Guillain-Barrè Syndrome

Author: elena apostol
Date: 16/02/2014



Guillain–Barré syndrome (GBS) is an acute polyneuropathy affecting the peripheral nervous system. GBS is also known as acute idiopathic polyradiculoneuritis, acute idiopathic polyneuritis, French polio, Landry's ascending paralysis and Landry–Guillain–Barré syndrome.

The most typical symptom is ascending paralysis, weakness beginning in the feet and hands and migrating towards the trunk, and it is due to an autoimmune mechanism against the myelin sheath. Some subtypes cause change in sensation or pain and dysfunction of the autonomic nervous system. It can cause life-threatening complications, in particular involving the respiratory muscles and the autonomic nervous system. The disease is usually triggered by an infection.


Guillain–Barré syndrome is rare, 1-2 cases per 100,000 people annually, but is the most common cause of acute non-trauma-related paralysis. Men are 1,5 times more likely to be affected than women and the incidence increases with age (1 case per 100,000 people < 30years old and about 4 cases per 100,000 people over 75 years old).

Worldwide, the annual incidence is about 0.6-4.0 occurrences per 100,000 people. The incidence of GBS during pregnancy is 1.7 cases per 100,000 and congenital and neonatal cases have also been reported.


The disorder is characterized by symmetrical weakness that usually affects the lower limbs first, and rapidly progresses migrating towards the trunk. Patients generally notice weakness in their legs ("rubbery legs") or legs that tend to buckle, with or without dysesthesias. The weakness progresses upward to the arms and facial muscles over periods of hours to days. The lower cranial nerves may be involved, leading to bulbar weakness, oropharyngeal dysphagia (drooling, difficulty swallowing and/or maintaining an open airway) and respiratory difficulties. For these reasons most patients require hospitalization and about 30% require ventilatory assistance for treatment of respiratory failure. Facial weakness is also common.

Sensory loss usually takes the form of loss of proprioception (position sense) and areflexia (complete loss of deep tendon reflexes), but it is not always present. A slight loss of pain and temperature sensation can be present, but pain is a common symptom in GBS, presenting as deep pain in the weakened muscles similar to the pain from overexercising. These pains are self-limited and may be treated with standard analgesics.

In severe cases, loss of autonomic function is common, manifesting as wide fluctuations in blood pressure, orthostatic hypotension (leading to an increased risk of collapse), and sinus tachycardia among other cardiac arrhythmias. Bladder dysfunction may occur.

Acute paralysis in Guillain–Barré syndrome may be related to sodium channel blocking factor in the cerebrospinal fluid.


Six different subtypes of Guillain–Barré syndrome exist:

  • Acute inflammatory demyelinating polyneuropathy (AIDP) is the most common form of GBS, often used synonymously with GBS. It is caused by an autoimmune response directed against Schwann cell membranes;
  • Miller Fisher syndrome (MFS) is a rare variant of GBS (5% of GBS cases). It manifests as a descending paralysis, proceeding in the reverse order and usually affecting the eye muscles first (ophthalmoplegia). It also presents ataxia and areflexia;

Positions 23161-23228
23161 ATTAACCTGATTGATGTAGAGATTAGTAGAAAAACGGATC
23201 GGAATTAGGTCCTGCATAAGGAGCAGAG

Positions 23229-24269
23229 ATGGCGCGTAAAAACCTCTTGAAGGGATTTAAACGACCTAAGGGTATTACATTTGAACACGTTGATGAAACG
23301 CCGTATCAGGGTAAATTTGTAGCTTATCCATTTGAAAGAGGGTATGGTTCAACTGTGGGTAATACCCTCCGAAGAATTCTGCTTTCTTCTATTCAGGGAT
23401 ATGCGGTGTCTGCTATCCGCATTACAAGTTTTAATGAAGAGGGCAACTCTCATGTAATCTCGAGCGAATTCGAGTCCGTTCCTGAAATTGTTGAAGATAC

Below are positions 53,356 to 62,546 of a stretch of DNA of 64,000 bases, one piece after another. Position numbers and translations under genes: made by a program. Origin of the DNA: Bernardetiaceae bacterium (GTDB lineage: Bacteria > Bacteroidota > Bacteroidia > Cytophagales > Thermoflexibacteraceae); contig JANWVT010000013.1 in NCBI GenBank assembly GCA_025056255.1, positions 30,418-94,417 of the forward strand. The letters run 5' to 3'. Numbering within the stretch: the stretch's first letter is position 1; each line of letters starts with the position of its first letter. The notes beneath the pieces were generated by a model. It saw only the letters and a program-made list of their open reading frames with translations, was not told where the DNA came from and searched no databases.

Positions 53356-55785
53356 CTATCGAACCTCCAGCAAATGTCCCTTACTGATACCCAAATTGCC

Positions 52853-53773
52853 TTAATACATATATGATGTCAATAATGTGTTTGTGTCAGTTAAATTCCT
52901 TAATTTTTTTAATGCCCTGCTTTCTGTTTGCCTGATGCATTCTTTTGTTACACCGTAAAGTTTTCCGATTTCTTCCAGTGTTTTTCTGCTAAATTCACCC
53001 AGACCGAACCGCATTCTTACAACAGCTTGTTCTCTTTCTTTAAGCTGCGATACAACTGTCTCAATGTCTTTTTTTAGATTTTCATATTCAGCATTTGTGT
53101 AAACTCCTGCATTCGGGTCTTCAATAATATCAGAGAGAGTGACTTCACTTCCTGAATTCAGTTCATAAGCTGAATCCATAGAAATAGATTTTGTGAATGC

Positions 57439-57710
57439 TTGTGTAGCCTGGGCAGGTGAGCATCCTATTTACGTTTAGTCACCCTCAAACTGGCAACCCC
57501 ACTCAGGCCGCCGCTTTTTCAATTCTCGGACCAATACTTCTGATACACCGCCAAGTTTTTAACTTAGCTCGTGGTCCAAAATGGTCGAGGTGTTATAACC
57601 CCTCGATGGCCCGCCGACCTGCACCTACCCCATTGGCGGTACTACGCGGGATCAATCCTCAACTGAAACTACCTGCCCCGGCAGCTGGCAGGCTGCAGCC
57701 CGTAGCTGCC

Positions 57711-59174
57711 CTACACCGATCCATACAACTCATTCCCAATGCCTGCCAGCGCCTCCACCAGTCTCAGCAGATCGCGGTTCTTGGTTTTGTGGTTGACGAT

• Acute motor axonal neuropathy (AMAN), also known as Chinese paralytic syndrome, attacks motor nodes of Ranvier and is prevalent in China and Mexico. It is probably due to an auto-immune response directed against the axoplasm of peripheral nerves. The disease may be seasonal and recovery can be rapid;
  • Acute motor sensory axonal neuropathy (AMSAN) is similar to AMAN, but also affects sensory nerves with severe axonal damage. Recovery is slow and often incomplete;
  • Acute panautonomic neuropathy is the rarest variant of GBS, involving the sympathetic and parasympathetic nervous system (abdominal pain, vomiting, constipation, urinary retention, dilated unreactive pupils, loss of accommodation). The patients have postural hypotension, anhidrosis, gastrointestinal and sudomotor dysfunction, decreased salivation and lacrimation, and pupillary abnormalities. Cardiovascular symptoms are common and can cause arrhythmias resulting in death. Recovery is gradual and sometimes not complete;
  • Bickerstaff's brainstem encephalitis (BBE) is characterized by acute onset of ophthalmoplegia, areflexia and sensory loss. BBE usually has a good prognosis. A considerable number of BBE patients have associated axonal Guillain-Barré syndrome, indicative that the two disorders are closely related.


All forms of Guillain–Barré syndrome are autoimmune diseases, due to an immune response to antigens (such as infectious agents - bacterium Campylobacter Jejuni, Cytomegalovirus, Influenza virus) that unintentionally mistargets host nerve tissues (mechanism of molecular mimicry). The targets of such immune attack are thought to be gangliosides, present in large quantities in human peripheral nerve tissues.

MECHANISM OF ACTION: A bacterial cross-reactive antigen is recognized by macrophages and T cells that help B cells to produce antiganglioside antibodies, which penetrate blood-nerve barrier (BNB) and activate complement. Various cytokines may assist in the disruption of the BNB through which immune cells (T-Cells and Macrophages) can infiltrate and obtain direct access to the myelin and Schwann cells; anatomically, the BNB is deficient in the distal nerve terminals and nerve roots, and these regions are preferentially affected by an immune attack. Furthermore, Schwann cells can potentially modulate multiple aspects of inflammatory cascade by producing cytokines and toxic substances .